Anh Gray

News Reporter

Anh joined the KUNR news team in spring 2014. She has graduate degrees in public health from Boston University and international education from Teachers College, Columbia University. In 2015, Anh received an award from the Associated Press Television Radio Association for producing a spot news story called “Anti-Campus Carry Protestors Rally At UNR.” She also contributed to KUNR's "Behind The Battery Boom," a series on electric car maker, Tesla, which received an Edward R. Murrow award for the station. 

In 2016, Anh was selected to participate in the International Center For Journalists-United Nations Foundation Fellowship in New York City. She is also a member of the Asian American Journalists Association. 

Her reporting for KUNR has included in-depth coverage on health policy in Nevada, community health programs and the opioid addiction epidemic.

Her home life is filled with the mayhem and laughter of three children, who also happen to be public radio fans. When not working on her next radio story, Anh enjoys spending time with her family hiking along scenic trails around Lake Tahoe or taking off on weekend road trips.

Photo by Anh Gray

There’s an array of social support that a person living in poverty may need, like access to a shelter, a food pantry or health care. But actually getting those services can be challenging and time consuming. Catholic Charities of Northern Nevada began using a new photo ID system this month to make getting this type of help much easier.

On a typical day, roughly 800 people come through the doors of the St. Vincent’s food pantry in downtown Reno. Michael Robbins is one of about two dozen people waiting to pick up a box of canned foods and some fruit.

Photo by Anh Gray

There’s an array of social support that a person living in poverty may need, like access to a shelter, a food pantry or health care. But actually getting those services can be challenging and time consuming. Catholic Charities of Northern Nevada began using a new photo ID system this month to make getting this type of help much easier.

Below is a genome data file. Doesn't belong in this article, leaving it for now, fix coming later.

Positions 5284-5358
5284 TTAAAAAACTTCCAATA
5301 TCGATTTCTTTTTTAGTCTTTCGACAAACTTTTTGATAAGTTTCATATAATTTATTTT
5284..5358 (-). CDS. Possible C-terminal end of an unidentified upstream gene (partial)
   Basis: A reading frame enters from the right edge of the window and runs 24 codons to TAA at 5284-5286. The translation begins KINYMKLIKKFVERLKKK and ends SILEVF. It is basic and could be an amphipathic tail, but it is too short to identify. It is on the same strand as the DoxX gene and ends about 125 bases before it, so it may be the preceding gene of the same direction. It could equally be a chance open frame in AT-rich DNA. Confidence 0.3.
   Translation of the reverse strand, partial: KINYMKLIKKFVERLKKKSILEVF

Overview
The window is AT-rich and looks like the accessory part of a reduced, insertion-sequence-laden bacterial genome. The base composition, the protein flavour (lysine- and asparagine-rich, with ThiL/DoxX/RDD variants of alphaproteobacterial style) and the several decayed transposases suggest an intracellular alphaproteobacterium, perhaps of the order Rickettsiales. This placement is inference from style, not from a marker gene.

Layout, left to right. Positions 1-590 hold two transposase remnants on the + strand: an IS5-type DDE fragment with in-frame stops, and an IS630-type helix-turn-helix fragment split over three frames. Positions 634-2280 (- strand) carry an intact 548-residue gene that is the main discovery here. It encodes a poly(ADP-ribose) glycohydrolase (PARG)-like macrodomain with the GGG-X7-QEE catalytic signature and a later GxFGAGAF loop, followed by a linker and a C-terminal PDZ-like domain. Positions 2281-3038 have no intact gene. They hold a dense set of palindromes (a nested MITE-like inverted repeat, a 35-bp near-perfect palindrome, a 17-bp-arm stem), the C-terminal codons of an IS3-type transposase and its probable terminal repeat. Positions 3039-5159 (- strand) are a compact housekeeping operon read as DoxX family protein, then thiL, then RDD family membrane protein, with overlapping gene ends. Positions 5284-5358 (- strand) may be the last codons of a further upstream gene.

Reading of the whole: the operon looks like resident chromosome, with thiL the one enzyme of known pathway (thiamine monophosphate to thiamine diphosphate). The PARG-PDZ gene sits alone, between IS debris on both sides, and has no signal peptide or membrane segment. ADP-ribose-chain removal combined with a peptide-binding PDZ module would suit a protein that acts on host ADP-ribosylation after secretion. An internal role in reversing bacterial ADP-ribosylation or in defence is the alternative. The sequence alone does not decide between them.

Medical marijuana is soon coming to Reno, but you won’t see people lighting up outside. This week, the Reno City Council voted unanimously to approve an ordinance that prohibits the use of the drug in public.

Reno Deputy Police Chief Tom Robinson says the main reason for the law is to get people to use the medical treatment at home because public possession of it is unsafe. He says that’s one of the lessons he learned from Denver when he visited the city and spoke to officials there.

For the first time in 15 years, Reno-Tahoe International Airport will actually have international service. A new nonstop flight to Guadalajara, Mexico is tentatively set to begin by the end of this year.

Spokesman Brian Kulpin says the airport hired an outside company to study the economic impact of the twice-weekly flight. The study found it would bring an estimated $20 million each year to the region.

Expert says Ebola threat to Nevada is low

Oct 2, 2014
Photo by Anh Gray

This week the Center for Disease Control and Prevention confirmed the first case of Ebola in the U.S. raising questions across the country about how serious that threat really is for Americans. Despite heightened concerns, risks remain low for Nevada.

Now that Tesla will be setting up shop in Storey County to make batteries for its electric cars, Truckee Meadows Community College is planning to develop more programs for skilled high-tech workers.  Reno Public Radio’s Michelle Bliss reports that the school will build on what it already has to offer.

For much of the 20th century, Reno was a household name notorious for quickie divorces. Historians with the University of Nevada, Reno have just received a nearly $80,000 grant to preserve this part of local history.

For nearly six decades, Reno was known as the “divorce capital of the world” with people from all over the globe traveling to the Biggest Little City to end their marriages.

Several Nevada historians, including Mella Harmon, are seeking to document that time, which lasted from around 1910 through the end of the sixties.

The cost of fighting wildfires has more than doubled in the last two decades in the country, according to the federal government. That shift could be serious for Nevada.

To cover the increased expenses, states have had to engage in “fire borrowing,” which means moving federal funds from fire prevention to fighting them instead.

The crime rate in Incline Village has been falling for the past several years, but Chuck Allen, a candidate for sheriff in the November election, says that fact is misleading. Reno Public Radio’s Michelle Bliss reports.

State wildlife officials say they are concerned that climate change and urbanization might diminish the native bee population. Reno Public Radio’s Michelle Bliss reports the Nevada Department of Agriculture is putting together guidelines to protect these important pollinators of natural plants.

Jeff Knight is the state’s entomologist. His job is primarily to keep the bad bugs out and to monitor the ones that are vital to the local environment.

Pages